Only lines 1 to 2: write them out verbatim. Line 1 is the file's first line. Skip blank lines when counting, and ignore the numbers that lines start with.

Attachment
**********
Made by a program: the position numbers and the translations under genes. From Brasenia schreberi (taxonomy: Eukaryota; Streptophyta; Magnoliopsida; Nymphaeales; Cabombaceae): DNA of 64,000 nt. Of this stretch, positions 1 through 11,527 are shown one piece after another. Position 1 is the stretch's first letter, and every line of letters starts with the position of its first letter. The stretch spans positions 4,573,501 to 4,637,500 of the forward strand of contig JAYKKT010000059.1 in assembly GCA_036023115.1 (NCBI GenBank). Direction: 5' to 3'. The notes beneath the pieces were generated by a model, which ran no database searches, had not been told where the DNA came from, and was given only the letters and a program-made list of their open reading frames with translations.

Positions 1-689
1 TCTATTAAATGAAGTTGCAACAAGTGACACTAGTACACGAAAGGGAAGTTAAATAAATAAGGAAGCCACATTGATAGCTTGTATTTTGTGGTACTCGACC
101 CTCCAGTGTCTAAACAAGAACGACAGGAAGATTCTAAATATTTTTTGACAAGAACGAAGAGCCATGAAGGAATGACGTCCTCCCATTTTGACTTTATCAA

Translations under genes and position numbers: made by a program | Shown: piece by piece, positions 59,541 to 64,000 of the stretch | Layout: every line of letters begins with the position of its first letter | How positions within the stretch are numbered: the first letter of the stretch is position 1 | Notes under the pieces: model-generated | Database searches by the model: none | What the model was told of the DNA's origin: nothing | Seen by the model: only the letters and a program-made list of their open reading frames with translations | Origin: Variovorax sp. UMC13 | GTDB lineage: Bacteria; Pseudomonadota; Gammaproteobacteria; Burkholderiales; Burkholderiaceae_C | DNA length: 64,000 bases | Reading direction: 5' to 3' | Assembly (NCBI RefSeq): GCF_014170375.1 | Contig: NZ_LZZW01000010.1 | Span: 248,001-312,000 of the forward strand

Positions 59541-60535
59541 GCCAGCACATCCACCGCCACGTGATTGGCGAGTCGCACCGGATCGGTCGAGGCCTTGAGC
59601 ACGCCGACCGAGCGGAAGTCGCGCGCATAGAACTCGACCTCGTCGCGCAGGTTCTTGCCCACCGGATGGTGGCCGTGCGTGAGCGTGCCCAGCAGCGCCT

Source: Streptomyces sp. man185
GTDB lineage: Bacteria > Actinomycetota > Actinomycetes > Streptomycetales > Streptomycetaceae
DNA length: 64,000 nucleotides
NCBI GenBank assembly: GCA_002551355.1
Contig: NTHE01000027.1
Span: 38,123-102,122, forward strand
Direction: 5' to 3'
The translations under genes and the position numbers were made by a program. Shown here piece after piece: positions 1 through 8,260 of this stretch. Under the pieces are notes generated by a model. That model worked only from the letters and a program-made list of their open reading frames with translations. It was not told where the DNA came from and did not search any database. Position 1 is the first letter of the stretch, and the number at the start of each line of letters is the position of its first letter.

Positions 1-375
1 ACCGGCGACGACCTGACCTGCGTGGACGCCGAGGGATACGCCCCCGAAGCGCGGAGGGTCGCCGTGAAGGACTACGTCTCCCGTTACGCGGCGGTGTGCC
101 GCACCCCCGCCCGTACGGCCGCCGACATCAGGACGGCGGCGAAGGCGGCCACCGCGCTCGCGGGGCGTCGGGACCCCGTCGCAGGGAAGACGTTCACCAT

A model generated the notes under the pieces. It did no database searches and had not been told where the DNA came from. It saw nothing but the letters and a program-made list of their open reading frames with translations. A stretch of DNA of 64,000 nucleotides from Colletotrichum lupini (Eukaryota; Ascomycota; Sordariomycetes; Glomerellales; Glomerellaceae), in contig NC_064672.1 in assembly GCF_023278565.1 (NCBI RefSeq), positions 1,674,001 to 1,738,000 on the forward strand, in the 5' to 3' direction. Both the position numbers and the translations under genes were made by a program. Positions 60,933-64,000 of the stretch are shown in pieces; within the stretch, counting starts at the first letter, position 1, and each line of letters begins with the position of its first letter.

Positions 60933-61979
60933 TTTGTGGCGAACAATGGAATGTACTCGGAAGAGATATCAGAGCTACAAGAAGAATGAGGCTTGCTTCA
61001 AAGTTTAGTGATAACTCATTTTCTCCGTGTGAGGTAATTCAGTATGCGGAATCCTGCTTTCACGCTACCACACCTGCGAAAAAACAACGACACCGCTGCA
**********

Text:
Made by a program: the position numbers and the translations under genes. From Brasenia schreberi (taxonomy: Eukaryota; Streptophyta; Magnoliopsida; Nymphaeales; Cabombaceae): DNA of 64,000 nt. Of this stretch, positions 1 through 11,527 are shown one piece after another. Position 1 is the stretch's first letter, and every line of letters starts with the position of its first letter. The stretch spans positions 4,573,501 to 4,637,500 of the forward strand of contig JAYKKT010000059.1 in assembly GCA_036023115.1 (NCBI GenBank). Direction: 5' to 3'. The notes beneath the pieces were generated by a model, which ran no database searches, had not been told where the DNA came from, and was given only the letters and a program-made list of their open reading frames with translations.

Positions 1-689